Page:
When the global death toll of the ongoing COVID-19 pandemic surpassed one million in late September, the United States and Brazil registered the world’s two highest death counts. In the wake of this grim milestone, media outlets in both countries circulated various analogies to make sense of the scale of human loss. In Brazil, one major news site published a table comparing the number of pandemic fatalities to a series of historical events and national tragedies, like the 2013 Kiss nightclub fire and the 2019 dam collapse. The table also invoked the familiar image of Brazil’s largest soccer stadium and noted that, globally, COVID-19 had claimed thirteen times the venue’s maximum capacity. Elsewhere in the global media, commentators and journalists expressed the magnitude of COVID-19 mortality in terms of airplane crashes, city populations, natural disasters, and wars.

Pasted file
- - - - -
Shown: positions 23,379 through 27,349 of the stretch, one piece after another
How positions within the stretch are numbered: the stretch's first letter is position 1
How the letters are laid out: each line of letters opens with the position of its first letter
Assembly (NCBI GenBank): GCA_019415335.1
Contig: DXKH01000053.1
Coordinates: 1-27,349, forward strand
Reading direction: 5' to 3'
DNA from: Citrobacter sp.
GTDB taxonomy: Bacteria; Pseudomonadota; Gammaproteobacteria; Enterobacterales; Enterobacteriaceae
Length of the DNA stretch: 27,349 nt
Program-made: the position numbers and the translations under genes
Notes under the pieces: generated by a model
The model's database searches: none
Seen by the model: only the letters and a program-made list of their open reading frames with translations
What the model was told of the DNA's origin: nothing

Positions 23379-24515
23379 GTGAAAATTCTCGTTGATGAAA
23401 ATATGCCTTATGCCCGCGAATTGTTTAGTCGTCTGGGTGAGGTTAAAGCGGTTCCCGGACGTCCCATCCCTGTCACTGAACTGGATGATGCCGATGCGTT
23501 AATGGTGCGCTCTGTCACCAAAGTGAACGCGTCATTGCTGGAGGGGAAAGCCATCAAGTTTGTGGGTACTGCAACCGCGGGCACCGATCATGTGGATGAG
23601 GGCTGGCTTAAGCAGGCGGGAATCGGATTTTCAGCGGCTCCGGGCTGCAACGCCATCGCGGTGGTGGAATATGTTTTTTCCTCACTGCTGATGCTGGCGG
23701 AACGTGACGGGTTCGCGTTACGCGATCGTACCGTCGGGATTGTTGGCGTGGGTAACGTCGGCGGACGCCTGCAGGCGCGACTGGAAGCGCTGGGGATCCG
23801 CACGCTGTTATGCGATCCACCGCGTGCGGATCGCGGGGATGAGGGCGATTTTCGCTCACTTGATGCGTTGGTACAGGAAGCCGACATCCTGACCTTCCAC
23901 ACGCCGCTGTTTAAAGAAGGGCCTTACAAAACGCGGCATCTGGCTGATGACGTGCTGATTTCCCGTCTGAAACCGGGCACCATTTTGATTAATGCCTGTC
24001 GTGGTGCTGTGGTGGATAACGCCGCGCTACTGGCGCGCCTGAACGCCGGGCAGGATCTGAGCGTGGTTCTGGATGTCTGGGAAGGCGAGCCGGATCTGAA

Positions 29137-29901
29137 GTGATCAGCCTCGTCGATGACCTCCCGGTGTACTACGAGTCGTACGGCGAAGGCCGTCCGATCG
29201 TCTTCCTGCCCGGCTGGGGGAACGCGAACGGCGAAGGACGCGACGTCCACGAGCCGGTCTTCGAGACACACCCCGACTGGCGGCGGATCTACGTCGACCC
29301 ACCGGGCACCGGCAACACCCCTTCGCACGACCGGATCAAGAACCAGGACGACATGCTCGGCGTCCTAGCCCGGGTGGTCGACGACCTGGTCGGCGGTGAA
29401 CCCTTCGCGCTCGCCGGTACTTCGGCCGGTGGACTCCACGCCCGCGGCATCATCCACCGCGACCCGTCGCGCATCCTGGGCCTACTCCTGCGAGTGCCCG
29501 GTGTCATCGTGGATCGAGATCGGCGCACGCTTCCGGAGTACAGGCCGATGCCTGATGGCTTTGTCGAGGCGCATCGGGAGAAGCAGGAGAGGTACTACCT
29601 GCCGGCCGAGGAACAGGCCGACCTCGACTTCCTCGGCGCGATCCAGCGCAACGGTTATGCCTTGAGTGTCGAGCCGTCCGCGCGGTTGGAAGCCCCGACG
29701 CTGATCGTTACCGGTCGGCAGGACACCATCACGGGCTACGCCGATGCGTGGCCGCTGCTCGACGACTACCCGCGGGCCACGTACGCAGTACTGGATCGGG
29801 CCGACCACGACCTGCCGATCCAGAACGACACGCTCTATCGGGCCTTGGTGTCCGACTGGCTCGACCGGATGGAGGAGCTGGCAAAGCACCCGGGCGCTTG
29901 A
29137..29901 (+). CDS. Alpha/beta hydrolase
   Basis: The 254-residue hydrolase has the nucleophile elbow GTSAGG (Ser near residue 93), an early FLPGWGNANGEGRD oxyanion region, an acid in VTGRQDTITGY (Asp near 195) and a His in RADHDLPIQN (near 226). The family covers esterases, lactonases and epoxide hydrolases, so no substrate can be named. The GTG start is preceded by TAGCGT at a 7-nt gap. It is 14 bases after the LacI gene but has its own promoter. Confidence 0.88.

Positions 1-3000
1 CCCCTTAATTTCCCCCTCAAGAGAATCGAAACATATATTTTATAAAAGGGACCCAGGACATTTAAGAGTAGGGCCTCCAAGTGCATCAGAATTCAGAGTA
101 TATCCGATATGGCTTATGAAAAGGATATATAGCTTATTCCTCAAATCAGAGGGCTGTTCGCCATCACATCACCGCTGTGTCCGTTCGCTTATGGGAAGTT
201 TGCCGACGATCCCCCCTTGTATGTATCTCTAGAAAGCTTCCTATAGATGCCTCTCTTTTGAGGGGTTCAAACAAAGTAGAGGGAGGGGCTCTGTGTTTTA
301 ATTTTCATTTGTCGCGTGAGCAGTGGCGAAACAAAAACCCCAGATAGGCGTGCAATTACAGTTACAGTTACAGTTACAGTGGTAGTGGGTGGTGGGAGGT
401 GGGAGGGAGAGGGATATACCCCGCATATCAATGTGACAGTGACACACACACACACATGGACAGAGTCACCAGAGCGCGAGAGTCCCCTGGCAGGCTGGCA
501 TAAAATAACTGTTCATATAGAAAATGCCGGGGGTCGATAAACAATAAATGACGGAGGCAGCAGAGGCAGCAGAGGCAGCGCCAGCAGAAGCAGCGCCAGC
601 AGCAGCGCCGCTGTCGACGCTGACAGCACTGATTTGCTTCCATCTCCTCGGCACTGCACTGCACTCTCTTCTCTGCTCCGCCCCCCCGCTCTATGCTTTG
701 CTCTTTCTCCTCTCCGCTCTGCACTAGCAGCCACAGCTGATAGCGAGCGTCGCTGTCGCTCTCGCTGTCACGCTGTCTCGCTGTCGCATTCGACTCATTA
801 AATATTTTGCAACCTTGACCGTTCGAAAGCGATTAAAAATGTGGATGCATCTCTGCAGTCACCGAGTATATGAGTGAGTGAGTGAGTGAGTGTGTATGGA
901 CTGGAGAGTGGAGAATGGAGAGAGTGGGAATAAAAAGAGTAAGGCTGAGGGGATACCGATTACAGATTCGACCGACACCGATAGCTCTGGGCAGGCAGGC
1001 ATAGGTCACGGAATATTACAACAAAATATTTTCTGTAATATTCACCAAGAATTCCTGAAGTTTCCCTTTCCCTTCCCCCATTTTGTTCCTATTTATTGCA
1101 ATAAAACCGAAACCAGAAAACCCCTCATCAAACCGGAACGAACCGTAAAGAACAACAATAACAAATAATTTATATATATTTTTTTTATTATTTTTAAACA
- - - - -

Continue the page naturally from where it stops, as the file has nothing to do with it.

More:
As the saying goes,“a single death is a tragedy; a million deaths is a statistic.” Death on a mass scale seems to confound humankind and evades our understanding. Inherently, when we quantify death, we depersonalize it. And, the higher the death count climbs, the more abstract the scale of mortality becomes. Some researchers suggest that, on a basic cognitive level, humans struggle to comprehend exponential figures, like the rapidly-rising COVID-19 case counts and fatalities that flash across our screens every day. Others argue that, over time, mass death events induce “compassion fatigue,” leading the public to disassociate with the painful reality of human loss. Mark Honigsbaum, author of The Pandemic Century: One Hundred Years of Panic, Hysteria, and Hubris, argues that COVID-19 numbers are losing their power to “shock” us.